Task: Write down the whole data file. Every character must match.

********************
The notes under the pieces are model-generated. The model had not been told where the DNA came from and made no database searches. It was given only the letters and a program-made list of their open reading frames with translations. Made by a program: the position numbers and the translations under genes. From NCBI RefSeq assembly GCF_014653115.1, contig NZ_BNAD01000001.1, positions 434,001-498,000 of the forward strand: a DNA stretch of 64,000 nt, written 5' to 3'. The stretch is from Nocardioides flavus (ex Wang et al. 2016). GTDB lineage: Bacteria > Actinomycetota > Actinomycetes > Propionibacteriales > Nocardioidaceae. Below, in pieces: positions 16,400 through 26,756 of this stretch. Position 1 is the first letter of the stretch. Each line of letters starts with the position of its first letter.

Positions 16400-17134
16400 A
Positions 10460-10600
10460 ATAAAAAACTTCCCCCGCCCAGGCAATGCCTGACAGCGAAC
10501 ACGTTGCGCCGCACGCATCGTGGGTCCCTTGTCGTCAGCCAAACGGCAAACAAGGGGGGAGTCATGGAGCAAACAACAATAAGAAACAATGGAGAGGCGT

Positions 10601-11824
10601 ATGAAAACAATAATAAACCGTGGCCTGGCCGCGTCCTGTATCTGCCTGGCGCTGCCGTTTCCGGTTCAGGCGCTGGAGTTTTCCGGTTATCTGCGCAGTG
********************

The notes under the pieces are model-generated. The model had not been told where the DNA came from and made no database searches. It was given only the letters and a program-made list of their open reading frames with translations. Made by a program: the position numbers and the translations under genes. From NCBI RefSeq assembly GCF_014653115.1, contig NZ_BNAD01000001.1, positions 434,001-498,000 of the forward strand: a DNA stretch of 64,000 nt, written 5' to 3'. The stretch is from Nocardioides flavus (ex Wang et al. 2016). GTDB lineage: Bacteria > Actinomycetota > Actinomycetes > Propionibacteriales > Nocardioidaceae. Below, in pieces: positions 16,400 through 26,756 of this stretch. Position 1 is the first letter of the stretch. Each line of letters starts with the position of its first letter.

Positions 16400-17134
16400 A
Positions 10460-10600
10460 ATAAAAAACTTCCCCCGCCCAGGCAATGCCTGACAGCGAAC
10501 ACGTTGCGCCGCACGCATCGTGGGTCCCTTGTCGTCAGCCAAACGGCAAACAAGGGGGGAGTCATGGAGCAAACAACAATAAGAAACAATGGAGAGGCGT

Positions 10601-11824
10601 ATGAAAACAATAATAAACCGTGGCCTGGCCGCGTCCTGTATCTGCCTGGCGCTGCCGTTTCCGGTTCAGGCGCTGGAGTTTTCCGGTTATCTGCGCAGTG